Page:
M.Hirst - Sight for blind men /Avionics analysed/ (1)
Royal Air Force Harriers (illustrated) and Jaguars have laser ranger and marked target seeker (LRMTS) sensors in the nose. During close air-support operations, a controller on the ground aims a laser at the target he wants to be destroyed. The gimballed optics in the LRMTS lock-on to the marked target and laser pulses are emitted and times to provide ranging data.
Infra-red heat-seeking missiles - such as these Matra Magics on a Jaguar - detect "hot-spots" such as aircraft exhausts and will home onto the radiation. Receivers are now so sensitive that even when launched from ahead of the target they will detect sufficient radiation to home onto the exhaust.
The two blisters under the nose of this Boeing B-52G Stratofortress enclose a Westinghouse AVQ-22 low-light television (LLTV) camera in the nearest port, and a Hughes AAQ-6 forward-looking infra-red (FLIR) sensor in the further protrusion. When not in use the equipment is protected by shutters.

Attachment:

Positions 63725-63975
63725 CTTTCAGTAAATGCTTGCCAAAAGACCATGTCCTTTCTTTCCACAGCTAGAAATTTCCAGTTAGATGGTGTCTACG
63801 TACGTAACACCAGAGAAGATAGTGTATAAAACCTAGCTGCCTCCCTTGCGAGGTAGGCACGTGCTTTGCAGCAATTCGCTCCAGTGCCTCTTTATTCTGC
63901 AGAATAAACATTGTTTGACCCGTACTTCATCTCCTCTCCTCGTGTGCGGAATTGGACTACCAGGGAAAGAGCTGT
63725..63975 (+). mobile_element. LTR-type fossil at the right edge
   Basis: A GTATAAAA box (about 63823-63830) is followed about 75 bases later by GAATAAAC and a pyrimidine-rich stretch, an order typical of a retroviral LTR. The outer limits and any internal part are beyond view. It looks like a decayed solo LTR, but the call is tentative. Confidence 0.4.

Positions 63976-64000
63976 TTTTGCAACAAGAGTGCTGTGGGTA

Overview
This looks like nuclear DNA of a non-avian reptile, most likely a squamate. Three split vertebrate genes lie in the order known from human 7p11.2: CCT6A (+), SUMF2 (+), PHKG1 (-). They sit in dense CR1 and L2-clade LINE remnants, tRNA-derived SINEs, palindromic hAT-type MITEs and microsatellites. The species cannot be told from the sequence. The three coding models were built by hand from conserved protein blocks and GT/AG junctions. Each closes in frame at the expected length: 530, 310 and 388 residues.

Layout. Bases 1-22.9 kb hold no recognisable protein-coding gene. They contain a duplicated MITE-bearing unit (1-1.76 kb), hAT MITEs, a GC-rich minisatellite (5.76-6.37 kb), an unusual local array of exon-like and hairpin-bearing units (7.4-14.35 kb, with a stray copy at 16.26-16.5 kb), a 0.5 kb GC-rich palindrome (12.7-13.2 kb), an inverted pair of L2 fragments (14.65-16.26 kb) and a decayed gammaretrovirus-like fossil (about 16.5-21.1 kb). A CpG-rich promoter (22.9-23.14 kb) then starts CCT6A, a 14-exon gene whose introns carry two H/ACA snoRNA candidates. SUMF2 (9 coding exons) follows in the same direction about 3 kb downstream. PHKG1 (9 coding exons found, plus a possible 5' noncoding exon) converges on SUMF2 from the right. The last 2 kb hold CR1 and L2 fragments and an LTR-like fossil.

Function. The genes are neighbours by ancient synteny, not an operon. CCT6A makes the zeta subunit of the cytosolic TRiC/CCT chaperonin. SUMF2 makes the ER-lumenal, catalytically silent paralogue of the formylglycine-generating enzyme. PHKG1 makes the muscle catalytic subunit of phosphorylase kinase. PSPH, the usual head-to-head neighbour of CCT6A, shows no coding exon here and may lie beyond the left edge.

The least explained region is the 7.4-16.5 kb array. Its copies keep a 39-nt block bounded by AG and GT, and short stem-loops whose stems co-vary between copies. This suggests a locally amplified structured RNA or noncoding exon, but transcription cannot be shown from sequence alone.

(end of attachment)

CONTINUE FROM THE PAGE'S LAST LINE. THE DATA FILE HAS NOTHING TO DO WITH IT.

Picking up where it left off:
A loop aerial on a Bristol Blenheim V. When aligned relative to the electric field set up by a radio transmission, such an aerial is very sensitive to changes in the direction of flight, and can provide an indication to guide a pilot towards a radio beacon. It was widely used in World War II and is still used today, although the loop is now embedded in a dielectric block which attaches to the aircraft skin to reduce drag.
During trials on Salisbury Plain on 27 September 1910, Robert Loraine sent a morse wireless message "Enemy in sight" while flying a Bristol Boxkite. It was received over a quarter of a mile away. The only earlier recorded airborne wireless transmission took place one month before, in Canada.